Most know Bruges for its romantic canals, cobbled streets and great chocolate. Fewer may know it was also a pilgrimage destination. Its Basilica of the Holy Blood is considered to keep a very special vial of blood: that of Jesus Christ.
In the olden days, the first crowds to arrive in Bruges were pilgrims – the tourists of their time – who flocked to see the vial of the Holy Blood of Christ, brought back from the Crusades in the late 12th century. The Basilica of the Holy Blood that houses it is a part of the Burg, a centuries-old building which, conveniently, also holds the city council.
The square in front of the Burg is relatively empty of modern visitors when I visit, with its dark Romanesque lower level and a gilt-heavy Gothic upper chamber that holds the Holy Blood itself.
I am lucky enough to find the vial actually on display, a rare event apart from a solemn annual procession, so I join a shuffling queue to take my turn to stare at the vial, its nondescript contents obscured by the antique rock crystal. An ancient verger sits behind it, handing over a multilingual prayer leaflet, and watching with a wise smile playing at the corner of her mouth as I wait for some deep emotion to take hold of me. None does.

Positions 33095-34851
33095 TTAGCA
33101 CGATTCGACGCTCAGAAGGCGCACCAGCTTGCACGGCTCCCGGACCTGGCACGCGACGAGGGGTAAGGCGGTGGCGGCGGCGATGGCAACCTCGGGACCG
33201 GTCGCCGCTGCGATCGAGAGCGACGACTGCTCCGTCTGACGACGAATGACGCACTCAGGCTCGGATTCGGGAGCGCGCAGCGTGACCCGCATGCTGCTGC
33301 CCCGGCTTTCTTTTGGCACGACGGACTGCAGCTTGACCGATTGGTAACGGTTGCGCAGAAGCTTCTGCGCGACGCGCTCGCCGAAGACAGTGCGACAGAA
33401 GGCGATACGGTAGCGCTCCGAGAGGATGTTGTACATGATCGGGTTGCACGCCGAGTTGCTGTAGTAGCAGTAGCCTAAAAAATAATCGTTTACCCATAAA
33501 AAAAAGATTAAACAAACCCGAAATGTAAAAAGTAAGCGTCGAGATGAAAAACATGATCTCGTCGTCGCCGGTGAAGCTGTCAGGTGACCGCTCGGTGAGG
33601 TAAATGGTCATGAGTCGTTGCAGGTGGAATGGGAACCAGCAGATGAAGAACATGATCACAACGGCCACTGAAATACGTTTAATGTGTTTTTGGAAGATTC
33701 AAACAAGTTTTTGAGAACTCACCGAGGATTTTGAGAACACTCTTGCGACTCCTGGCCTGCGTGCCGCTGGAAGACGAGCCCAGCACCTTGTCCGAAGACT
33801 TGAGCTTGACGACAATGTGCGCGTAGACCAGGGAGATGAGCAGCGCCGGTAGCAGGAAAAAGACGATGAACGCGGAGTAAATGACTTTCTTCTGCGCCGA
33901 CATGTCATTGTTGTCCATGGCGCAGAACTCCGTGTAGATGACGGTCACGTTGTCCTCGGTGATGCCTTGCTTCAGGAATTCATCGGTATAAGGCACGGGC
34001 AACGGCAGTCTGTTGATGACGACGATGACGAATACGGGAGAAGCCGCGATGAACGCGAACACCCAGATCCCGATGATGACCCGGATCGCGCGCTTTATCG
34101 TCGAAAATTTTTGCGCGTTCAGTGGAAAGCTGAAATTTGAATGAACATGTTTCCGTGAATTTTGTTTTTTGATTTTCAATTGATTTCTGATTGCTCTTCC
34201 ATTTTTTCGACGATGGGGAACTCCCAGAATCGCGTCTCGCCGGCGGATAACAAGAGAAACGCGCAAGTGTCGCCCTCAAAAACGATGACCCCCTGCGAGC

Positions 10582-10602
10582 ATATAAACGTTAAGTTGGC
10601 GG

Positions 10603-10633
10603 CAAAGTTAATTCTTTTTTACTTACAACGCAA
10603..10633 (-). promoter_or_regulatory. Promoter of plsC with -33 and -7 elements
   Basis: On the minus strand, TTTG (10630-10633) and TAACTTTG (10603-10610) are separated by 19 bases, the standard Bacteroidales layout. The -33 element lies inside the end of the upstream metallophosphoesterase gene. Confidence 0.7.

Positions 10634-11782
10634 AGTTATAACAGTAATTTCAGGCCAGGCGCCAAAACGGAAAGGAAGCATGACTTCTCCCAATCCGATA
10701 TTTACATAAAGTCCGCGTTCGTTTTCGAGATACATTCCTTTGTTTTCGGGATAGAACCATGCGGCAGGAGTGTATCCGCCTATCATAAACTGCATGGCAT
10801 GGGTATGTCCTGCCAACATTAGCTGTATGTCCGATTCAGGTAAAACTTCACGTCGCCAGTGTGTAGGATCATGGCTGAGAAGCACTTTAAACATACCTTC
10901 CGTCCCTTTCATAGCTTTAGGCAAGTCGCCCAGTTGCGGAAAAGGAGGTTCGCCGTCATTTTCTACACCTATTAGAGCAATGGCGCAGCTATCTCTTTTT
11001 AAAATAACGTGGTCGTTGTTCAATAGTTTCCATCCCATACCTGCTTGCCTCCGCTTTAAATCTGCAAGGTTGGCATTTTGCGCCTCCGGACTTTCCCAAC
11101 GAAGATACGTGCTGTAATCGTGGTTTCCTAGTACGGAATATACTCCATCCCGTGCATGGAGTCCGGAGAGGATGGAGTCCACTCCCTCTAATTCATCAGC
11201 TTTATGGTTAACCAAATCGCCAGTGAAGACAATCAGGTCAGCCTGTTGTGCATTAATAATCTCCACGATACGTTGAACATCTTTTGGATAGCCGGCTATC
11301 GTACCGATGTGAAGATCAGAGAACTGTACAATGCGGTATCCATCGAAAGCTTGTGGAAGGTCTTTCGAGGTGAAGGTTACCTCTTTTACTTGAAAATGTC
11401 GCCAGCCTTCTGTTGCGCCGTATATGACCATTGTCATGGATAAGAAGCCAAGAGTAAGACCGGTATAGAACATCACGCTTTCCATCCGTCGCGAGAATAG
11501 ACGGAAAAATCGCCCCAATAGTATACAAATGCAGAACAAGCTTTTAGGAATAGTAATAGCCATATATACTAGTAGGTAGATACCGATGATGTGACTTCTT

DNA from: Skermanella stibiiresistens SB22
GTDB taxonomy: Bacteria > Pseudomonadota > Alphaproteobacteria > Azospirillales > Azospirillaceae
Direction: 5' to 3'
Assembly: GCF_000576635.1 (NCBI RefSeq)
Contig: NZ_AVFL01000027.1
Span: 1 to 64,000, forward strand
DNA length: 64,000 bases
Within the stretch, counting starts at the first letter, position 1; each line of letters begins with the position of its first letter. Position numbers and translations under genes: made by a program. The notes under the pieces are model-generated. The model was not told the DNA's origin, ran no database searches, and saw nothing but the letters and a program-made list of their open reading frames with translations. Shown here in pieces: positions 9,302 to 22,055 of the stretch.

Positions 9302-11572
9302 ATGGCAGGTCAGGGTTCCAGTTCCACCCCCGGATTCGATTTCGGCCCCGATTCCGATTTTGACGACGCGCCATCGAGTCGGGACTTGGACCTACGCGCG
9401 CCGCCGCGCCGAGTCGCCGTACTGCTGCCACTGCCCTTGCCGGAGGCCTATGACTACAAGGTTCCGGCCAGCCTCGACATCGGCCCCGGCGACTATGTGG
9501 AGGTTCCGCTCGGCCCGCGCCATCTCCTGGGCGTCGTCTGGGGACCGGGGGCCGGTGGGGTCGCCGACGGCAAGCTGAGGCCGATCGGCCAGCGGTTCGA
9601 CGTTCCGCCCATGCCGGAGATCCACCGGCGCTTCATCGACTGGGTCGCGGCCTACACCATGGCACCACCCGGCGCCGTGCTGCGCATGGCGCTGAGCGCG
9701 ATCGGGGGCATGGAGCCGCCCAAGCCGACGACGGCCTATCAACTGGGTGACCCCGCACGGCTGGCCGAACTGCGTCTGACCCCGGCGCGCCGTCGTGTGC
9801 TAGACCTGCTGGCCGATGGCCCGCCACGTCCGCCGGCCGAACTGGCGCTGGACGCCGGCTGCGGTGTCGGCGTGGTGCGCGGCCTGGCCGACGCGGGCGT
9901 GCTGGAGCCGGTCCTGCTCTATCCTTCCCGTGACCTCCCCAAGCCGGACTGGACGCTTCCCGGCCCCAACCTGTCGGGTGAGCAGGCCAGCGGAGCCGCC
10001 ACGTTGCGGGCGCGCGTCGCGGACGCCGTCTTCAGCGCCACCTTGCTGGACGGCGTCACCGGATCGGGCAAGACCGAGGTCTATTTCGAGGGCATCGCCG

The chapel itself is magnificent, however, a tribute to the craft of its builders and the wealth of its patrons, and the faith of both.
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